Affluenza is a term used by critics of consumerism, a portmanteau of affluence and influenza. Sources define this term as follows:

affluenza, n. a painful, contagious, socially transmitted condition of overload, debt, anxiety and waste resulting from the dogged pursuit of more. (de Graaf )

affluenza, n. 1. The bloated, sluggish and unfulfilled feeling that results from efforts to keep up with the Joneses. 2. An epidemic of stress, overwork, waste and indebtedness caused by the pursuit of the American Dream. 3. An unsustainable addiction to economic growth. (PBS )

Proponents of the term consider the costs of prizing material wealth vastly outweigh the benefits. They claim those who become wealthy will find the economic success leaving them unfulfilled and hungry for more wealth. The condition is considered particularly acute amongst those with inherited wealth, who are often said to experience guilt, lack of purpose and dissolute behavior, as well as obsession with holding on to the wealth (John Levy's Coping with Inherited Wealth - see ).

Critics of the term suggest that the term is a ghastly neologism, which relies upon a viral metaphor to describe an ill-defined social anxiety.

The Affluenza theory

British psychologist Oliver James asserts that there is a correlation between the increasing nature of affluenza and the resulting increase in material inequality: the more unequal a society, the greater the unhappiness of its citizens.. Referring to Vance Packard's thesis (The Hidden Persuaders) on the manipulative methods used by the advertising industry, James relates the stimulation of artificial needs to the rise in affluenza. To highlight the spread of affluenza in societies with varied levels of inequality, James interviewed people in several cities including Sydney, Singapore, Moscow, Shanghai, Copenhagen and New York.

James also believes that higher rates of mental disorders are the consequence of excessive wealth-seeking in consumerist nations. . He cites World Health Organization data that English-speaking nations have twice as much mental illness as mainland Europe: 23% vs 11.5% suffered in the twelve months ending . James defines affluenza as 'placing a high value on money, possessions, appearances (physical and social) and fame,' and this becomes the rationale behind the increasing mental illness in English-speaking societies. He explains the greater incidence of affluenza as the result of 'Selfish Capitalism,' the neo-conservative or Market Liberal political governance found in English-speaking nations as compared to the less selfish capitalism pursued in mainland Europe. James asserts that societies can remove the negative consumerist effects by pursuing real needs over perceived wants, and by defining themselves as having value independent of their material possessions.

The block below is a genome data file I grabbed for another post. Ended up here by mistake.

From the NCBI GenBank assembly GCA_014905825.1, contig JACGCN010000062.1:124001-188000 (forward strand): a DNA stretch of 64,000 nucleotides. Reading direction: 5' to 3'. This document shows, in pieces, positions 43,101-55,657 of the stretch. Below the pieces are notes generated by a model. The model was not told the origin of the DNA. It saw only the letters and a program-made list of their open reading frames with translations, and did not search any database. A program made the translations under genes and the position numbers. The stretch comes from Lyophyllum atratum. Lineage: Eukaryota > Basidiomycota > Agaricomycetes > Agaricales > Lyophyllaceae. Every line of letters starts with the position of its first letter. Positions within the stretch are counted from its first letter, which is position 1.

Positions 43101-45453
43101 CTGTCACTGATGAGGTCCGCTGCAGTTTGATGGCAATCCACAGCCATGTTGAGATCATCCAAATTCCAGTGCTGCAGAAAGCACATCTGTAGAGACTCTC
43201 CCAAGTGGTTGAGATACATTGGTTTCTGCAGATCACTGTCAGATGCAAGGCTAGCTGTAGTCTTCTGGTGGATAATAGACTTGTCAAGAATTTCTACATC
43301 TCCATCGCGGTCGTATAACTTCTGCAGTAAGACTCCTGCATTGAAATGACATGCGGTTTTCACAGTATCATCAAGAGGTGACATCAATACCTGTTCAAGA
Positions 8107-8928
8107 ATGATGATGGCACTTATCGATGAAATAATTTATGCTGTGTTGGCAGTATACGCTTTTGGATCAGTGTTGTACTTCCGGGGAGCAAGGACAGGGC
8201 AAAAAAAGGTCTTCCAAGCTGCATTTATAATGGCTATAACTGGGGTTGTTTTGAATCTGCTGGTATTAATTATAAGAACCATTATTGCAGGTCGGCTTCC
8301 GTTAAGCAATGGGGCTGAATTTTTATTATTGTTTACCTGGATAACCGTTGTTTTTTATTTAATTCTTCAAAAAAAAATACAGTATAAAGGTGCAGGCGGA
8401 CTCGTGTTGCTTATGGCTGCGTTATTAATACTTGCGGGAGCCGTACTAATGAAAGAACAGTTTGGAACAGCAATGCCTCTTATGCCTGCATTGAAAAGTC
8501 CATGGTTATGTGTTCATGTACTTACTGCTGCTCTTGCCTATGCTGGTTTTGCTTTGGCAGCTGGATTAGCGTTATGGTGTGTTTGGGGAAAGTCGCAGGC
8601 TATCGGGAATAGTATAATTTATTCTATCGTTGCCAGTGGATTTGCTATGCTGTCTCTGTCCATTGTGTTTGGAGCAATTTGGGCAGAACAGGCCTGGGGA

Affluenza by country


Hamilton and Denniss' book poses the question, "If the economy has been doing so well, why are we not becoming happier?" (pvii). They argue that affluenza causes over-consumption, "luxury fever", consumer debt, overwork, waste, and harm to the environment. These pressures lead to "psychological disorders, alienation and distress" (p179), causing people to "self-medicate with mood-altering drugs and excessive alcohol consumption" (p180).

They note that a number of Australians have reacted by "downshifting" — they decided to "reduce their incomes and place family, friends and contentment above money in determining their life goals." Their critique leads them to identify the need for an "alternative political philosophy," and the book concludes with a "political manifesto for wellbeing" (see ).

United States

Affluenza is considered to be most present in the United States, where the culture encourages its citizens to measure their worth by financial success and material possessions. Mainstream media outlets, such as television broadcasts, tend to demonstrate how pervasive the idea has become; and by the same token, the same media outlets reinforce the values to the viewers.

The term affluenza was popularized in the United States by the 1997 documentary of the same name from KCTS and Seattle and Oregon Public Broadcasting. John de Graaf, producer of the documentary, also co-authored a book with the same title.

Affluenza in popular culture

Affluenza is mentioned in Chumbawamba's song Buy Nothing Day.

Radio talker Rush Limbaugh regularly runs a parody advertisement mocking the concept and suggesting that those "stricken with affluenza" can be cured by listening to his program.

Affluenza is also mentioned in the song "1 and 3", from the punk-rock band MxPx

"We're possessed, obsessed in turn we're more depressed we're doomed, consumed we gotta get that monkey off our backs affluenza, a-fflu-enza!"

See also


Further reading

  • The Circle of Simplicity, Cecile Andrews, ISBN 0-06-092872-7
  • The Golden Ghetto: The Psychology of Affluence, Jessie H. O'Neill, ISBN 978-0967855400
  • Voluntary Simplicity, Duane Elgin, ISBN 0-688-12119-5
  • Voluntary Simplicity, Daniel Doherty & Amitai Etzioni, ISBN 0-7425-2066-8
  • The Politics of Simple Living by Charles Siegel. Read online or download.

External links

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